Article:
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The prophet Jeremiah warned the people of Judah time and again that God was angry with them and that he was going to send Nebuchadnezzar’s Babylon against them in judgement. While the people loved hearing Jeremiah preach, they did not heed his warnings. Instead, they responded, “This is the temple of the LORD, the temple of the LORD, the temple of the LORD” (Jeremiah 7:3–4). The threefold repetition of this phrase suggests that it was their source of ultimate confidence. They felt that they could safely ignore Jeremiah because the Jerusalem temple guaranteed God’s favour. The book ends with multitudes slaughtered and many more carried exile to Babylon.

Diagnosing the problem is not difficult. It was a straightforward case of misplaced confidence. The word of God warned the people that things were not right but they ignored that and, looking at the temple, assumed all was well. It did not end well.

David learned this lesson long before Jeremiah prophesied and even longer before you and I were born. Psalm 62 is an expression of well-placed confidence. “For God alone my soul waits in silence; from him comes my salvation. He alone is my rock and salvation, my fortress; I shall not be greatly shaken” (vv. 1–2). He was once again under attack from his foes (vv. 3–4) and needed somewhere to find confidence. “For God alone, O my soul, wait in silence, for my hope is from him. He only is my rock and my salvation, my fortress; I shall not be shaken. On God rests my salvation and my glory; my mighty rock, my refuge is God” (vv. 5–7).

David understood also that God’s ability to provide refuge for his people was not exhausted to him. He urged, “Trust in him at all times, O people; pour out your heart before him; God is a refuge for us” (v. 8). His exhortation to you, the reader, is to place your confidence firmly in the Lord.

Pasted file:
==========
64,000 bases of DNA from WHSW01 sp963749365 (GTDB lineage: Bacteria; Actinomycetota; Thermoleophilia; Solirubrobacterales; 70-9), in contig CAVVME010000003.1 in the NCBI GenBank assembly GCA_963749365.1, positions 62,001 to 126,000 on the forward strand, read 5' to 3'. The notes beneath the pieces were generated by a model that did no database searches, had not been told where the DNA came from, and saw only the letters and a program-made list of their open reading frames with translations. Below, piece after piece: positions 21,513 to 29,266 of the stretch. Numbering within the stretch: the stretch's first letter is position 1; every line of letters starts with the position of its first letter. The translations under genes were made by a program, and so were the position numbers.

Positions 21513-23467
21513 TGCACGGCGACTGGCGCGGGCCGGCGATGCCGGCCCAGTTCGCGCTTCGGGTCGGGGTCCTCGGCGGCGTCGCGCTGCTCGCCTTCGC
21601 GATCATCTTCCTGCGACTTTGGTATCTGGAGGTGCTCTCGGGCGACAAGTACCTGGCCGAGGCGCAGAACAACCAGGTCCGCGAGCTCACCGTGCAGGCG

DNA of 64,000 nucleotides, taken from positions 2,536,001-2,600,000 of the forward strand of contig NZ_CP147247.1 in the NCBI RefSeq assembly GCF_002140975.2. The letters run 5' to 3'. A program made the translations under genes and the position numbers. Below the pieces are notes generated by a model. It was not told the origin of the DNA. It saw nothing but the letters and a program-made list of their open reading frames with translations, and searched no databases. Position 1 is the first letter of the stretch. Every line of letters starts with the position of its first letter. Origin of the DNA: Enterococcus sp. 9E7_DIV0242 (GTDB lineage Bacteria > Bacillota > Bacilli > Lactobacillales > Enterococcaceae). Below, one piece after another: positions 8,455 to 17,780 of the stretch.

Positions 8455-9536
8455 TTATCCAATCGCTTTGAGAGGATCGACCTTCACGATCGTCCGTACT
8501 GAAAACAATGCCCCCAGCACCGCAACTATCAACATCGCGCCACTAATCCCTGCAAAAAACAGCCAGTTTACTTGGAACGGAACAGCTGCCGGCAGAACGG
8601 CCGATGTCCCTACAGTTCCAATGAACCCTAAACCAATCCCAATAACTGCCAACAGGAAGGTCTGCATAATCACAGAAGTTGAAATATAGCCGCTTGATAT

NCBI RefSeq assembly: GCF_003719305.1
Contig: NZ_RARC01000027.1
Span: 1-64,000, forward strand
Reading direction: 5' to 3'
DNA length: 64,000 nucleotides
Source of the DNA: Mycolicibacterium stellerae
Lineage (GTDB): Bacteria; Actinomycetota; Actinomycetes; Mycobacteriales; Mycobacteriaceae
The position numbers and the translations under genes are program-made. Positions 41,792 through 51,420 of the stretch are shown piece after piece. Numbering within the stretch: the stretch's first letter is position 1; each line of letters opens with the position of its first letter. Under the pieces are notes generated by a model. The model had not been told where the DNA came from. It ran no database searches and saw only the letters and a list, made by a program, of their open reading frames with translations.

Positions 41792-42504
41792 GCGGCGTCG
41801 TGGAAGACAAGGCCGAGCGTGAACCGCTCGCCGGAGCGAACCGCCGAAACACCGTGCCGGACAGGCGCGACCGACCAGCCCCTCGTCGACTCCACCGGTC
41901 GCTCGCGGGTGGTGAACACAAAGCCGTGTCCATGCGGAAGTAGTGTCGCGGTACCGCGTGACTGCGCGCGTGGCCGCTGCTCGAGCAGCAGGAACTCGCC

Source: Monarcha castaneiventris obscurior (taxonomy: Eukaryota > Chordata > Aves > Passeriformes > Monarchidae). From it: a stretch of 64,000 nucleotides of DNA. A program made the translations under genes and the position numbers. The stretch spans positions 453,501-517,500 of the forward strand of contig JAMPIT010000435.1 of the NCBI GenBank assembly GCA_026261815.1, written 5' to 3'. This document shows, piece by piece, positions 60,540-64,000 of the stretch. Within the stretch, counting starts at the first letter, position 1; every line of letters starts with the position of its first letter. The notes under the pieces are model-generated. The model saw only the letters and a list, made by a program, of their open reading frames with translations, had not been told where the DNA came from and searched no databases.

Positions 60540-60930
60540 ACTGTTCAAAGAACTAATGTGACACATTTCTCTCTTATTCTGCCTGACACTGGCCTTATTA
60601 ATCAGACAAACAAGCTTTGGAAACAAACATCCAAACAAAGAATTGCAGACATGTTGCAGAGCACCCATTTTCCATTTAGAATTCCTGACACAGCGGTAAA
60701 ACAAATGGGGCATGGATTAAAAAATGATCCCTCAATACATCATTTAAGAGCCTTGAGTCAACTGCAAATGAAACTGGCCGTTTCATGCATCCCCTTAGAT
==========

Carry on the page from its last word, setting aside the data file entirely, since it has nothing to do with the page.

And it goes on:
Too often, we misplace our confidence. Sometimes, we find our ultimate confidence in our family or our friends. It is good to have reliable family and friends, but David warns against people as our ultimate source of confidence because “those of low estate are but a breath” while “those of high estate are a delusion” (v. 9). God has created us for community and calls us to live out our faith in community, but ultimately we must recognise that people may fail us, while God never will.

Sometimes, we find our ultimate confidence in our abundant resources. Again, David warns that this is folly. Whether our resources are obtained illegitimately through “extortion” or “robbery” or our “riches increase” through legitimate hard work, he warns, “Set not your heart on them” (v. 10). Wealth is an unsteady saviour.

Though David does not focus on this, we can learn from Jeremiah’s contemporaries that superstition religion is an equally shaky messiah. The temple of Yahweh was unable to secure divine favour for Judah. Your church attendance, Bible reading, prayers, and religious observances are equally impotent when they are divorced from trust in the living God. These things are good, but only as an overflow of well-placed trust.

As you reflect on Psalm 62 today, examine your life to see whether you are being tricked into putting confidence into delusions. Is your trust firmly placed in God alone, or have you divorced your object of trust from the living God so that your source of trust is “lighter than a breath” (v. 9)?

Identify where your trust has been misplaced, cast off those delusions, and rest in the truth “that power belongs to God, and that to you, O Lord, belongs steadfast love” (vv. 11–12).